As codecs, these Bluetooth 5.2 earphones support aptX Adaptive on Android – which enables higher bitrate wireless playback – and standard AAC on Apple devices. Unfortunately, they don’t offer multipoint Bluetooth for simultaneous pairing with two audio sources, but handover between devices is very fast and doesn’t require disconnecting from one source before you can switch to another. The Free Byrds include support for Fast Pair on Android, optional Alexa integration, and you can use both buds standalone in mono. There’s also a low-latency mode that can be activated when playing mobile games, and the Free Byrds are rated IPX4 for water resistance, making them suitable for working out.

The Free Byrds’ active noise cancellation is above average, although not quite on par with Sony, Bose, or Apple. There is a very faint hiss that you might hear in completely quiet environments. Some people are more sensitive to this than others and I never noticed when audio was actually playing. Transparency mode is a bit more ordinary, but does the job when you need a quick check-in with the outside world. Call quality is satisfactory but not overwhelming; Beyerdynamic prefers to let more of your voice through without aggressively blinding it to reduce background noise. This works well for calls at home, but is less than ideal outdoors.

However, Beyerdynamic’s touch controls could use an overhaul. I prefer physical buttons whenever possible, but can be satisfied with typing gestures as long as they make sense and work consistently. The basic Free Byrd commands are fine: tap once to play or pause, double-tap to toggle between ANC and transparency modes, or triple-tap to skip tracks or go back. Things get a little awkward with volume, as you have to double-tap and hold after the second to adjust the volume. It works well once you’ve shut down the sequence, but it’s not what I’d call an intuitive gesture – and I’ve accidentally paused the music on occasion when I haven’t managed to. It would be nice if you could customize each of these gestures to your liking, but that’s currently not possible.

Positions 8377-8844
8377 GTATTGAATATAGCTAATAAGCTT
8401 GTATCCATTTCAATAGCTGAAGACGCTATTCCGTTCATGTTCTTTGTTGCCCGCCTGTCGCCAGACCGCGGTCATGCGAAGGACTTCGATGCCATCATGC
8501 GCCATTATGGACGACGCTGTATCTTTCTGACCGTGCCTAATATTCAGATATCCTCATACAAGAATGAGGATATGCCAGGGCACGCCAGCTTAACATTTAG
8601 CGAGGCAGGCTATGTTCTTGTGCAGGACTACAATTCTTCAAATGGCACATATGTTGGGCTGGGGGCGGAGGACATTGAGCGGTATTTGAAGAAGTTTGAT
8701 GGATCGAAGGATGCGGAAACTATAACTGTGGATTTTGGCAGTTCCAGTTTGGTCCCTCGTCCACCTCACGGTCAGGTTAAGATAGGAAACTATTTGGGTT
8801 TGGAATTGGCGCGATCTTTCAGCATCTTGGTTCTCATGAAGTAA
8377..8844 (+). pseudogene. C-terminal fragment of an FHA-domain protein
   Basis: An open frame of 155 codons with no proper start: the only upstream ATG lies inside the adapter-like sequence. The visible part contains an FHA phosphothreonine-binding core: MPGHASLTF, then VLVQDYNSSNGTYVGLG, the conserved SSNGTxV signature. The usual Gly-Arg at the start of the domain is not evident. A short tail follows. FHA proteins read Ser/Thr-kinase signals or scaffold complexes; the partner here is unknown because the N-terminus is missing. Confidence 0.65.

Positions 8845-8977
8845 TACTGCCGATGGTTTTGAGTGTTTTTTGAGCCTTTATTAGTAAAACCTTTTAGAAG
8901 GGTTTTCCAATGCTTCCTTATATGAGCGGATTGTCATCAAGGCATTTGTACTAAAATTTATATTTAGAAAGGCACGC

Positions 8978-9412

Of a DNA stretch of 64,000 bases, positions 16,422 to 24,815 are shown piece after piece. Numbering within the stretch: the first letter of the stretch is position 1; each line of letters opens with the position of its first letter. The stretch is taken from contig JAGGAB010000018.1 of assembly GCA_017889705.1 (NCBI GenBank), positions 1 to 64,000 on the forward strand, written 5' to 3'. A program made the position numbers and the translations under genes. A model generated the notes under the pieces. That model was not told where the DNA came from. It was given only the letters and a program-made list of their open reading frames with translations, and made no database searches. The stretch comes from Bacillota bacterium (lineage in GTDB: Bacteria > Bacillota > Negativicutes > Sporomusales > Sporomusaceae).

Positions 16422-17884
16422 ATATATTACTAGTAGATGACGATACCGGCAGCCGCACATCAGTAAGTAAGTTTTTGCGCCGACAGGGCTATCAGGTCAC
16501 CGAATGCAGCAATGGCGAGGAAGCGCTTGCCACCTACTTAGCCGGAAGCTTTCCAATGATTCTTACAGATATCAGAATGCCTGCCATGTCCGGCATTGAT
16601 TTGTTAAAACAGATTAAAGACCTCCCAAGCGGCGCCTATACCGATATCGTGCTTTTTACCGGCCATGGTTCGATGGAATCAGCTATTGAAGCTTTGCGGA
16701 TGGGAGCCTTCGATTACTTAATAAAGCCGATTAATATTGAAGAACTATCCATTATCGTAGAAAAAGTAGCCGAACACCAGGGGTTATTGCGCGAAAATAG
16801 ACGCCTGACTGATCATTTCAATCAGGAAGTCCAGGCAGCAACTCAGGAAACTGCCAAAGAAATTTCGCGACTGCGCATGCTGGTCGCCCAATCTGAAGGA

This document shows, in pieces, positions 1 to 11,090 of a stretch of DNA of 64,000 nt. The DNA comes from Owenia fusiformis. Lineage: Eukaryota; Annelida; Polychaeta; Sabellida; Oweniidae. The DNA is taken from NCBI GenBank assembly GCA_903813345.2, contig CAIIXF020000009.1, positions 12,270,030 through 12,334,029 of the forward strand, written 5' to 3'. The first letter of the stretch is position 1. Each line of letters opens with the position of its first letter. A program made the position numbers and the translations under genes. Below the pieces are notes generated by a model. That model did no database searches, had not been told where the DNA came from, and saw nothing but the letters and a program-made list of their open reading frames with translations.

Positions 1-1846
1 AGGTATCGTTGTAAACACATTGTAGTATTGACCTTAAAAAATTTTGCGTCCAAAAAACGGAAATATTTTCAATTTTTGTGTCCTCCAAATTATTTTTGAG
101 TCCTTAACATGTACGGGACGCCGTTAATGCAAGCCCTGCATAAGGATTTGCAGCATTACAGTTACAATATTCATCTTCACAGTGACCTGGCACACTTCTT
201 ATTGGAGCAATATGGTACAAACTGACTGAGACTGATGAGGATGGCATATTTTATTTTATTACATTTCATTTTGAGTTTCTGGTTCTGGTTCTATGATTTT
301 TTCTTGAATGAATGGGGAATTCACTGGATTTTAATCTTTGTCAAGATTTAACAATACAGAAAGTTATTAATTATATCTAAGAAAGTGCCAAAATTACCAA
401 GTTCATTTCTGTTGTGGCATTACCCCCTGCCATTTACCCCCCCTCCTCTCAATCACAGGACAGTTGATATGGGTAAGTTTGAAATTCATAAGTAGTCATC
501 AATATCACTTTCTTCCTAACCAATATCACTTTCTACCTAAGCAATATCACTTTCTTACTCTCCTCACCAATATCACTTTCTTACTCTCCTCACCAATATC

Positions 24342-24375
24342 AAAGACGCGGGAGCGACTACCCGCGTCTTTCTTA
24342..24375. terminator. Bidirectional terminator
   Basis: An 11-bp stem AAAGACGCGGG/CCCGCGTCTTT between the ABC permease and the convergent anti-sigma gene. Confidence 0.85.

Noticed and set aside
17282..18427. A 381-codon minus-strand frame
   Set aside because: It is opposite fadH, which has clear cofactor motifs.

The earbuds last up to eight hours with noise cancellation enabled.

Battery life is an unexpected strength, as the Free Byrds can get around eight hours of playtime with ANC on and up to 11 hours with ANC off. That’s more than enough for most needs, and the charging case offers an extra 19 hours (with ANC disabled), so you could potentially get 30 hours total in scenarios where you don’t need the noise-cancelling.

For the company’s first swing, Beyerdynamic’s Free Byrd earphones deliver fantastic sound with detail and depth, top-notch battery life and good noise-cancellation. I appreciate the plethora of ear tips that are included, and to my ears, at least, they fit well and have remained comfortable over time. But that last point will be different for each person, and I can foresee instances where these earbuds will be a bit too thick for some. What’s here is a strong debut in the wireless earbuds market for an established audio brand. I recommend the Free Byrds as they are as long as your ears are the right game. But with some refinements to the onboard controls, and maybe next time with a smaller form factor, Beyerdynamic will be right up there with the very best players in the game. Provided, unlike in the song, this Byrd is subject to change.

Photography by Chris Welch / The Verand